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Microsoft held their Xbox Spring Showcase last week laying out the upcoming future for Xbox One and Windows 10 gaming and teasing the more distant future concerning the ever growing integration of the Xbox One and Windows 10. You can find the information revealed about upcoming games here and details on the March update for Xbox One here. Dual Shockers was at the event and transcribed much of Xbox Division Head Phil Spencer’s presentation. The future of the Xbox One and it’s relationship with PC’s was one such far future topic teased. Spencer is well aware of the criticisms about having “Xbox Exclusive” games come to PC, but he says ” …we think our vision actually is a positive move for them.” 

Spencer goes on to explain that the main reason that gamers should look at the integration of Xbox and Windows 10 as a good thing has to do with what he calls the “Universal Windows Platform (UWP)”. What the UWP is in practical terms is the system architecture that allows universal Windows applications (UWA) to run on Windows 10 and that, Spencer says, is their focus “…building a complete gaming ecosystem for UWAs.” The current cycle that is in place, Spencer says, means that every time a new console generation comes around “we get the cardboard box out, we put our old console in there, a bunch of old controllers, all of our games, we stick it in the closet, hoping that some day we’ll get it out, nostalgia factor going, and play those games again, and then we buy our new console and a whole new library of games.” Spencer wants to change things because as he sees it the cycle has “…had the tendency to invalidate every game you’ve ever purchased, and require a whole new purchase push.” He says that the cycle is great for console innovation, but it’s not great that the cycle invalidates the games we already have.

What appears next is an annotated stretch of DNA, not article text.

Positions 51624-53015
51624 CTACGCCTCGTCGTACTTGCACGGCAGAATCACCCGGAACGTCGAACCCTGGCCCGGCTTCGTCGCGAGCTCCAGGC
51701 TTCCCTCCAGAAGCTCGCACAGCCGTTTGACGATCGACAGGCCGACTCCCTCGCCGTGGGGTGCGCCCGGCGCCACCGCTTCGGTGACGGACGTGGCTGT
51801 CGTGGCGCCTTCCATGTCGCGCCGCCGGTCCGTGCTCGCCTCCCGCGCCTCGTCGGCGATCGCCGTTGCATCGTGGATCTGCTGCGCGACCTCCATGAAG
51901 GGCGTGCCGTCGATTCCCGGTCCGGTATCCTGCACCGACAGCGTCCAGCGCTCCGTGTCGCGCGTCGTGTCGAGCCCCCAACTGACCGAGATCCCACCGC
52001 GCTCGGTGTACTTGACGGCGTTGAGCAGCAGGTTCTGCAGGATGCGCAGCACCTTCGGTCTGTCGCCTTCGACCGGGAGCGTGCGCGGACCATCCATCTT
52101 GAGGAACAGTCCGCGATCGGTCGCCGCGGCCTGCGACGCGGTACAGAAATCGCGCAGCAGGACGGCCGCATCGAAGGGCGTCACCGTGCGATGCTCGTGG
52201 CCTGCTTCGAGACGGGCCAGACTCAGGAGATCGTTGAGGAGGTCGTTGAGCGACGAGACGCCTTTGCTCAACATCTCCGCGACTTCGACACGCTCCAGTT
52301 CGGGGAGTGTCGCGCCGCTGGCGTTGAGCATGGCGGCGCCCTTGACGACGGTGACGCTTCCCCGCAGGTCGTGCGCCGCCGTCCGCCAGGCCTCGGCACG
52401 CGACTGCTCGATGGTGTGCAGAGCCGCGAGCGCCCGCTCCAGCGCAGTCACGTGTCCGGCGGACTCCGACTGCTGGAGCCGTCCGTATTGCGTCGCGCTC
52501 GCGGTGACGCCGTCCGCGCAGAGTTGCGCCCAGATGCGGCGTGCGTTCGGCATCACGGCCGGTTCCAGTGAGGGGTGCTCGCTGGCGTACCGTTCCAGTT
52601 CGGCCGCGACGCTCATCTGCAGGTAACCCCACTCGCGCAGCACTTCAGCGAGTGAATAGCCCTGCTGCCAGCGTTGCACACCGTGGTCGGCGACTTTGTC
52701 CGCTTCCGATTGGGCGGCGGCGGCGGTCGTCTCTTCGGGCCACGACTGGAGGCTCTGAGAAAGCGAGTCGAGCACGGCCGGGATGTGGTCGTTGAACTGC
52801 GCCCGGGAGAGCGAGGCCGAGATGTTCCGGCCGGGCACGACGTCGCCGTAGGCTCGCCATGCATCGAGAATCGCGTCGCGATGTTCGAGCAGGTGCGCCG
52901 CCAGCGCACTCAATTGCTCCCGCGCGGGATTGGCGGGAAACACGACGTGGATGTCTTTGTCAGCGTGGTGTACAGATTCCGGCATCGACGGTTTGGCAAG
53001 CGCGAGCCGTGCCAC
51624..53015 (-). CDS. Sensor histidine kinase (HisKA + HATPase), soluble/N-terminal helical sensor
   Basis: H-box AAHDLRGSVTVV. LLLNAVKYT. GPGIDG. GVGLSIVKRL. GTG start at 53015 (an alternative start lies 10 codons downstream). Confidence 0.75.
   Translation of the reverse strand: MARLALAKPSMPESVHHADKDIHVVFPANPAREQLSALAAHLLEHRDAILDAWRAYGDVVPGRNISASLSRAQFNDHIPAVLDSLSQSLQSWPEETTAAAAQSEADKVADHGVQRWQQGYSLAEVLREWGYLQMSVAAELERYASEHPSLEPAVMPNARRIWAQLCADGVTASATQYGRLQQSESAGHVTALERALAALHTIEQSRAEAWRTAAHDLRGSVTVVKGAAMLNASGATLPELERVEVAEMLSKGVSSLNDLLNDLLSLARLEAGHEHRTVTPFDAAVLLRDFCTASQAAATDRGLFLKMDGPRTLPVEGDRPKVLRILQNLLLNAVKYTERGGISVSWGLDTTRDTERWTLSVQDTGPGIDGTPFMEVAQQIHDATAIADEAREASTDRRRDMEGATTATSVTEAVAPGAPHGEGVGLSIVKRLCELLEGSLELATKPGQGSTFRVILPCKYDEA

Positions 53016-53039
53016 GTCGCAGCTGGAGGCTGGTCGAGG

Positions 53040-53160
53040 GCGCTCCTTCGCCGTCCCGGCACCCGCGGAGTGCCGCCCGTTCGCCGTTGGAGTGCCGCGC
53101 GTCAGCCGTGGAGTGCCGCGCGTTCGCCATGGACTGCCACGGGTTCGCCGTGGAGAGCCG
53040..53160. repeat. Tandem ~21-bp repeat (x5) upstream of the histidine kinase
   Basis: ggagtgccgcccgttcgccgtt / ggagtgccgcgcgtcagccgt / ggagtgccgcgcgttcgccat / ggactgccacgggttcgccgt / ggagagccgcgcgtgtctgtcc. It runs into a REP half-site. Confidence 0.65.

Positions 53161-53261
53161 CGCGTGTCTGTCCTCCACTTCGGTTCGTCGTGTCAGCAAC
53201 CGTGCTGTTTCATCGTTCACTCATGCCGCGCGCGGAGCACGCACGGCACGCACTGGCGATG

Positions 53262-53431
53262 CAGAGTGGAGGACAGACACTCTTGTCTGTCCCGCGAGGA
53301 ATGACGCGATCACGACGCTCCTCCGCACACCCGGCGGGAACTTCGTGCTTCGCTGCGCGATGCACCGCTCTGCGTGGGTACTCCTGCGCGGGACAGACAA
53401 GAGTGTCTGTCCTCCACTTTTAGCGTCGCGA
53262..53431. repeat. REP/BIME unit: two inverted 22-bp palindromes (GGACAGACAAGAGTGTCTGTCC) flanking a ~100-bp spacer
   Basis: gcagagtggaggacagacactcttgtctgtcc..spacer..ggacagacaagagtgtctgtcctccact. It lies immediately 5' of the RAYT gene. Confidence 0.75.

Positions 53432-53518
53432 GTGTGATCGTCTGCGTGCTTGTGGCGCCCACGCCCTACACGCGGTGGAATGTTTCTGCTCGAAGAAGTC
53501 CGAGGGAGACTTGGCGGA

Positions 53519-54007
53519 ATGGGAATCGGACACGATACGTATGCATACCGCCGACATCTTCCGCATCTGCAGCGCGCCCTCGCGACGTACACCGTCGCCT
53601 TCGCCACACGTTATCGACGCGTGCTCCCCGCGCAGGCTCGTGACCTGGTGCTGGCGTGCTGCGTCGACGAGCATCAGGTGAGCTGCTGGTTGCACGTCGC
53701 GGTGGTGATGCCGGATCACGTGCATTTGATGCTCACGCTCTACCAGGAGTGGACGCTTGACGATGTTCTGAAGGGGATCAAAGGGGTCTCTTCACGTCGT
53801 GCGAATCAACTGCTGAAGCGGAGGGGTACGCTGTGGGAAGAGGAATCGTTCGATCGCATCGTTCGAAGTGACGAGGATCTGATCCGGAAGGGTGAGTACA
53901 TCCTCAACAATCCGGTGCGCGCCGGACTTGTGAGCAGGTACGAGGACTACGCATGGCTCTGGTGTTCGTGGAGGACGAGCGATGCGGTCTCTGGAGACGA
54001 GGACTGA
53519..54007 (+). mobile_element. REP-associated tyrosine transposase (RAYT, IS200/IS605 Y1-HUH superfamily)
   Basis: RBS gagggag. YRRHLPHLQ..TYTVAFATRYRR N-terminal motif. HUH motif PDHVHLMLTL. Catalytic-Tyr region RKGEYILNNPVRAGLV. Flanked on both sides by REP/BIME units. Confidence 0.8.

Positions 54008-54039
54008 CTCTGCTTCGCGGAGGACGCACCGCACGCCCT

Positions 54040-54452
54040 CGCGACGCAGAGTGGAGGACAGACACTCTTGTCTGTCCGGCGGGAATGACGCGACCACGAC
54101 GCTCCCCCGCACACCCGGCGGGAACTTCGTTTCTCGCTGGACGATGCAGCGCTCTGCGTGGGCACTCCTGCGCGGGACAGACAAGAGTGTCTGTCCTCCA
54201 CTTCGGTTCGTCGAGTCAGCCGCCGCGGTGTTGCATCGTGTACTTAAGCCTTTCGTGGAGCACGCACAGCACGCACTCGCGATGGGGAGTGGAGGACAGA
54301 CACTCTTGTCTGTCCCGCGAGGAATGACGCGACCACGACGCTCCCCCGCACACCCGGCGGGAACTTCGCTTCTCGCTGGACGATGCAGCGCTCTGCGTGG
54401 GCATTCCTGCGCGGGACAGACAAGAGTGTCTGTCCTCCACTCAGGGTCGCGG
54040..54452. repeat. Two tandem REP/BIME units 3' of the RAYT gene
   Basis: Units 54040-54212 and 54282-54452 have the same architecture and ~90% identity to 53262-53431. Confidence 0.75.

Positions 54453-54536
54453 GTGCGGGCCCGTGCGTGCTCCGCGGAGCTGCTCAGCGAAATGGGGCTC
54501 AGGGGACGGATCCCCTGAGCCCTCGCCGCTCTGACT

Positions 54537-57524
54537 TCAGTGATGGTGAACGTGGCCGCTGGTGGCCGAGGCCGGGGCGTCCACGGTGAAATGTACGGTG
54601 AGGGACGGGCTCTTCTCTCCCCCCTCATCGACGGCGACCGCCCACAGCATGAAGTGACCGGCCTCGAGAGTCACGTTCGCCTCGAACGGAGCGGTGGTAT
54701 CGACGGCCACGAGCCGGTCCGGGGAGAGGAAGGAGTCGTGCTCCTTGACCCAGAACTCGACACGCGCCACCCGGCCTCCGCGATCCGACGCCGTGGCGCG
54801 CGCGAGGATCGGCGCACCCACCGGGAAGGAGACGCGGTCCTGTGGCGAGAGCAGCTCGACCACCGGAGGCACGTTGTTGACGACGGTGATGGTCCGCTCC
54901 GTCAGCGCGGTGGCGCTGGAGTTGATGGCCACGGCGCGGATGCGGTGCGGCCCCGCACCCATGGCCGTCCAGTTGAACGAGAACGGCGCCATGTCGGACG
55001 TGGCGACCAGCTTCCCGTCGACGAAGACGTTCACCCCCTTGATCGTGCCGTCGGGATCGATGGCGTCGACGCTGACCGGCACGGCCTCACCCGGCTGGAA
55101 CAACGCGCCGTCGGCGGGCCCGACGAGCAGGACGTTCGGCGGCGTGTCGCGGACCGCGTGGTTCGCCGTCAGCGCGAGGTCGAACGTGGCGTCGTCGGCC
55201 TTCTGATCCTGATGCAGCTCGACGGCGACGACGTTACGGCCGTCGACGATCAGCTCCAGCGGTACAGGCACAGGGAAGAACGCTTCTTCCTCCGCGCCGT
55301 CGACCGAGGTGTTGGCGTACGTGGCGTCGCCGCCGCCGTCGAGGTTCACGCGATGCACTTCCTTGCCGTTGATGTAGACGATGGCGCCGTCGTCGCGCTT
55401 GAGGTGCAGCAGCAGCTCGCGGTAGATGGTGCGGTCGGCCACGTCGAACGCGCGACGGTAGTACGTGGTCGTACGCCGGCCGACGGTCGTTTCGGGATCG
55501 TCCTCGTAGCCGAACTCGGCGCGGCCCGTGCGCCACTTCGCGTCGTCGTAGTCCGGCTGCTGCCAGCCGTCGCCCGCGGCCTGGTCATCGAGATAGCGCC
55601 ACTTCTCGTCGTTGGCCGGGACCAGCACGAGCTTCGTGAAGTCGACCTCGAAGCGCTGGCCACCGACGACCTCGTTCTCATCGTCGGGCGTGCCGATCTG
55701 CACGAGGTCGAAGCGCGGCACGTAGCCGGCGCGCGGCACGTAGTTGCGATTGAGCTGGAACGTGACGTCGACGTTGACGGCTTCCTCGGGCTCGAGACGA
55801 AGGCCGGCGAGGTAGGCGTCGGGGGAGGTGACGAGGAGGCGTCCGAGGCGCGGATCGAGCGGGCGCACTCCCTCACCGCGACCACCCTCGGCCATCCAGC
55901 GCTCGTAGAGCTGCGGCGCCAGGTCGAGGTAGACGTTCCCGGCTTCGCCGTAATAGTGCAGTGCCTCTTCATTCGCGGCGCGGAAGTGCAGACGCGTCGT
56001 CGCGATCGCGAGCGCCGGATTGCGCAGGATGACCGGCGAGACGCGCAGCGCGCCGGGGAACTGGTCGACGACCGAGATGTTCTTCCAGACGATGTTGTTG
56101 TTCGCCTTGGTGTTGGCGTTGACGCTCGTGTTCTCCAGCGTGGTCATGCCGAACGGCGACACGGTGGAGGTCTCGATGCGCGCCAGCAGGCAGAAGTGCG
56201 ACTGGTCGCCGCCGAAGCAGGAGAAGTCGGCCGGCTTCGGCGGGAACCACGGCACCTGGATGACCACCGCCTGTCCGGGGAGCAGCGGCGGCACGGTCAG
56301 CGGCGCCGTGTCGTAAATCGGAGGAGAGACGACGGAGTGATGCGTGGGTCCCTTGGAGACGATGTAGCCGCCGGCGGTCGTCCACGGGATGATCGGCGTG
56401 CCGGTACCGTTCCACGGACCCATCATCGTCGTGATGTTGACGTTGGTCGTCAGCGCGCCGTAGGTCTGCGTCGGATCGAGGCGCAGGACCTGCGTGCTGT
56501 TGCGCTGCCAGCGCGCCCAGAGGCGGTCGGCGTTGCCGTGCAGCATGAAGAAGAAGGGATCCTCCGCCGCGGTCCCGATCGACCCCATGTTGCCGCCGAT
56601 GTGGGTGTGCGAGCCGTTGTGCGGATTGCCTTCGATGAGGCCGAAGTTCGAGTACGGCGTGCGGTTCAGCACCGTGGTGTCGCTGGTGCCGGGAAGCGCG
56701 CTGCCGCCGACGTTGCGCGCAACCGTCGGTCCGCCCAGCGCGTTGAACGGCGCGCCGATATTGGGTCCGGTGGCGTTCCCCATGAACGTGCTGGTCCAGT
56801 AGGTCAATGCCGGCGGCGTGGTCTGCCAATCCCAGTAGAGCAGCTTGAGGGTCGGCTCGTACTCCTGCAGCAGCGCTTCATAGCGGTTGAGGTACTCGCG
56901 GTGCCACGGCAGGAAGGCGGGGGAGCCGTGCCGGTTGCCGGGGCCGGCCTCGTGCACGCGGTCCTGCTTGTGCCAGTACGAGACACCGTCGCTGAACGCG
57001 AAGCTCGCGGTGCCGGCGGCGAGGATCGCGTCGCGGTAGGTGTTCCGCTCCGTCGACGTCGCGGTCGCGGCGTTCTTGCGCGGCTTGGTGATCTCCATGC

This all leads to what Spencer believes the Windows 10 ecosystem can provide to gaming, faster hardware and software innovation that also allows games to be compatible, forwards and backwards, with all devices. Another thing Spencer points out is that even as they launch a new console the old one is still doing well and selling units, and unlike phones and PCs which get continuous innovation, the consoles lock hardware and software together each generation. Spencer goes on to talk about his vision for the future of this generation: 

For us, we look at consoles and the console space and believe we will see more hardware innovation in the console space than we’ve ever seen. We’ll actually see come out new hardware capability during a generation, allowing the same games to run backward and forward compatible because we have the universal Windows application running on top of the universal Windows platform, that allows us to focus more on hardware innovation without invalidating the games that run on that platform.

This is a very ambitious vision, putting out hardware upgrades within a console generation, that if Microsoft can pull off will allow the Xbox One or its successor to function like a PC or a Steam Machine. Being able to upgrade your hardware without having to buy an entirely new console means that you wouldn’t have to give up any of your old games, the same way PC gamers don’t have to now, and you’d still be able to play the latest and most demanding games out there.